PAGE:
How close are we to a hamburger grown in a lab?

Story highlights

  • The creation of in vitro, or "clean," meat involves extracting stem cells from animals
  • The extracted cells are grown and multiplied in a lab to create meat
  • Experts' conservative estimates say clean meat will on store shelves by 2021

(CNN)The latest craze in the food industry, in vitro or "clean" meat, is produced by extracting stem cells from animals and then growing and multiplying those cells in a lab to create a piece of meat.

The cells "start to divide and start to form new muscle tissues. ... (We) let them proliferate until we have trillions of cells," explained Dr. Mark Post, CEO of Mosa Meats, one of the earliest creators of clean meat. The process of making a hamburger patty takes about nine weeks.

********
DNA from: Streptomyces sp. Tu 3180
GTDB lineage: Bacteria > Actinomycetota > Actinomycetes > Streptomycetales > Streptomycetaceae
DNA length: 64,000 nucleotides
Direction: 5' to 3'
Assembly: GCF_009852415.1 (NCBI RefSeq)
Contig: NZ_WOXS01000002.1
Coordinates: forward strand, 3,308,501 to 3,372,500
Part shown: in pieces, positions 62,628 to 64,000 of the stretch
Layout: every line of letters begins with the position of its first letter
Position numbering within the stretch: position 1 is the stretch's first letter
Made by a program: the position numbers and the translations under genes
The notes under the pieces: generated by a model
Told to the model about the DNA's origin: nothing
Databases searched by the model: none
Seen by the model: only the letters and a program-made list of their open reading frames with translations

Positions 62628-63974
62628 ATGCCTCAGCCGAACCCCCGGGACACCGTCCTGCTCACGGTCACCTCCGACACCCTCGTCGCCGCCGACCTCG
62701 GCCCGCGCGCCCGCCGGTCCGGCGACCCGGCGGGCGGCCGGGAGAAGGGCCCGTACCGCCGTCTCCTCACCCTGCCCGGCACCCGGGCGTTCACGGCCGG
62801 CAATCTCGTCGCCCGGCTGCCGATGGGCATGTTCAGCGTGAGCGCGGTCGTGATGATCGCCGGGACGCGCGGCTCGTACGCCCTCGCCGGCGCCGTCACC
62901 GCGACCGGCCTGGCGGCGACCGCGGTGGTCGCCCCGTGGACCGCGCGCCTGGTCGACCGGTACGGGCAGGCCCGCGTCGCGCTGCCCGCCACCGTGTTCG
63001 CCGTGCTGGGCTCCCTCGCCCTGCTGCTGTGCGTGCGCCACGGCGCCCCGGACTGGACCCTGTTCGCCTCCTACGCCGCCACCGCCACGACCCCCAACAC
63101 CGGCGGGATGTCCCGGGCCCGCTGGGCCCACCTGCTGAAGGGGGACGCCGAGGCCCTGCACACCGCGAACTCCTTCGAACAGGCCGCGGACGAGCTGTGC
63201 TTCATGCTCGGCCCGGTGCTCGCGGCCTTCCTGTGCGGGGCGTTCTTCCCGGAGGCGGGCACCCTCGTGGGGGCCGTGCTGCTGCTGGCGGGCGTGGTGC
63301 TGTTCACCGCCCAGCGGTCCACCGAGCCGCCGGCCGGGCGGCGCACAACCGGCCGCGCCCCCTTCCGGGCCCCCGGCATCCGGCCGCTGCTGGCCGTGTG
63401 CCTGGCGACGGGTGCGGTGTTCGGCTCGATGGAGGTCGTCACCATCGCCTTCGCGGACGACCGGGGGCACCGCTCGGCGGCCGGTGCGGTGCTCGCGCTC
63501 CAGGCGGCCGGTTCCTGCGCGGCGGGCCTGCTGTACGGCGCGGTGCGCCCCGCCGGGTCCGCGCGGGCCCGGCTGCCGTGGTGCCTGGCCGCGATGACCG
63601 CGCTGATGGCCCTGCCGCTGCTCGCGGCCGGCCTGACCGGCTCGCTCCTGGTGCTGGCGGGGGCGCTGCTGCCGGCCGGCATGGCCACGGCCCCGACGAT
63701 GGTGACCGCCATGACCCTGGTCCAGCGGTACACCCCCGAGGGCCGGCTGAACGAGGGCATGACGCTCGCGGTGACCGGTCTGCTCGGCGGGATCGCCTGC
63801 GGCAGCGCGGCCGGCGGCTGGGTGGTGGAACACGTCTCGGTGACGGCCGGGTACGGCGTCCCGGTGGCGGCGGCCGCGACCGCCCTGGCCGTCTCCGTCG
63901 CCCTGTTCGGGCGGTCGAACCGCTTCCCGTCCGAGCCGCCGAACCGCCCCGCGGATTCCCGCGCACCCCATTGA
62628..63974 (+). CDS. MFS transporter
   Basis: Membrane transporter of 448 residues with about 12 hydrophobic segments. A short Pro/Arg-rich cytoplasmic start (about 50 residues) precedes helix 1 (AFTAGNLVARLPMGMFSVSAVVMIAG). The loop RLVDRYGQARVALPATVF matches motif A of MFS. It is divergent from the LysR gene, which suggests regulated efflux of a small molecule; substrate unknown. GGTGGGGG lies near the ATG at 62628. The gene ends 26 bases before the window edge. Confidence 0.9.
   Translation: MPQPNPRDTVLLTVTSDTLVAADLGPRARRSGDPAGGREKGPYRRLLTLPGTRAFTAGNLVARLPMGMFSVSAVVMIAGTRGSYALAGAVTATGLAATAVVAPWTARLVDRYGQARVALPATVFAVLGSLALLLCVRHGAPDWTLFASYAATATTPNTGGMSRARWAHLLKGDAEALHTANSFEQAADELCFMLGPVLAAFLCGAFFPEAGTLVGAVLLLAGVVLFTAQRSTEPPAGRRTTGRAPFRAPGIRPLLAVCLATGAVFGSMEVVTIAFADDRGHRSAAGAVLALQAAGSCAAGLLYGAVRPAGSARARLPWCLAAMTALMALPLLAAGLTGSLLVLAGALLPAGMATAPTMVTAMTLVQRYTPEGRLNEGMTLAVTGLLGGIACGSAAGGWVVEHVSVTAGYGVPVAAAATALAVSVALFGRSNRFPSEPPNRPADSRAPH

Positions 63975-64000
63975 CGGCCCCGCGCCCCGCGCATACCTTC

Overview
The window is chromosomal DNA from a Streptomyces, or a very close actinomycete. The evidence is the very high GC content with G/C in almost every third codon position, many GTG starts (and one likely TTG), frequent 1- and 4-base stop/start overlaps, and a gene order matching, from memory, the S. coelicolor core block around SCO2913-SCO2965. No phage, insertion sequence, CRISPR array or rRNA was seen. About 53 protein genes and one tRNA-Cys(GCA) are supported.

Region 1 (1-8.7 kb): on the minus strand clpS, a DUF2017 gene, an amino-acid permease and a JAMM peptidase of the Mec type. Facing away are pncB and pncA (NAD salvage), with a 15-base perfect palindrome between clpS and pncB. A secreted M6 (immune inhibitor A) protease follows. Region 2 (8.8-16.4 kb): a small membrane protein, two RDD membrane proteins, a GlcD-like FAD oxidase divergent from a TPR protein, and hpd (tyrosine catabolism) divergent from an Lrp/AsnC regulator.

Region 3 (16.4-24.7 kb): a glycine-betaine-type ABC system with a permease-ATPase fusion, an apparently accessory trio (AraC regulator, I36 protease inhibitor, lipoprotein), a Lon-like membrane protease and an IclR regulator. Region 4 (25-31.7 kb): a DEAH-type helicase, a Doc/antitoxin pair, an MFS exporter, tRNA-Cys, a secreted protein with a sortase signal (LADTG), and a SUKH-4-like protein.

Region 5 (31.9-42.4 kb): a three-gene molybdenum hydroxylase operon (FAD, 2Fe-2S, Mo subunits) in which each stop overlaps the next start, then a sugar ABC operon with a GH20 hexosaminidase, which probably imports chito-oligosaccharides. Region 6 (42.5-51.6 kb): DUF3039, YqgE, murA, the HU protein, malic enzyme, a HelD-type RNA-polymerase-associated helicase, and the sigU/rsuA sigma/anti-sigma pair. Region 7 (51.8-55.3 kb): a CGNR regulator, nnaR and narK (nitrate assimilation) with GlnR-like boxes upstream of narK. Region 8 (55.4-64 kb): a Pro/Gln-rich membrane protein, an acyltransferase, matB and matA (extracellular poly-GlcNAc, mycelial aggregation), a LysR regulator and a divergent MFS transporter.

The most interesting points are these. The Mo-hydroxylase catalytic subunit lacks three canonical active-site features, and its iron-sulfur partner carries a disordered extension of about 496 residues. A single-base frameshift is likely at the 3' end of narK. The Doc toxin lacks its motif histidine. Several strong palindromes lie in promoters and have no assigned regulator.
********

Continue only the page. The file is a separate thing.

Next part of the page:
It's the same technology that's being utilized in the medical field to repair organs. said Dr. Uma Valeti, CEO of another clean meat manufacturer, Memphis Meats. "At my own cardiology practice, I used stem cells in a clinical study to repair damaged heart muscle," he said.
      Bill Gates, Richard Branson and others are investing $17 million in the in vitro meat company Memphis Meats, which produces laboratory-grown meat for meatballs and other products.

      But how does it taste?

      To achieve public acceptance, industry leaders agree, in vitro meat must taste the same as, if not better than, conventional meat. Bruce Friedrich, co-author with Kathy Freston o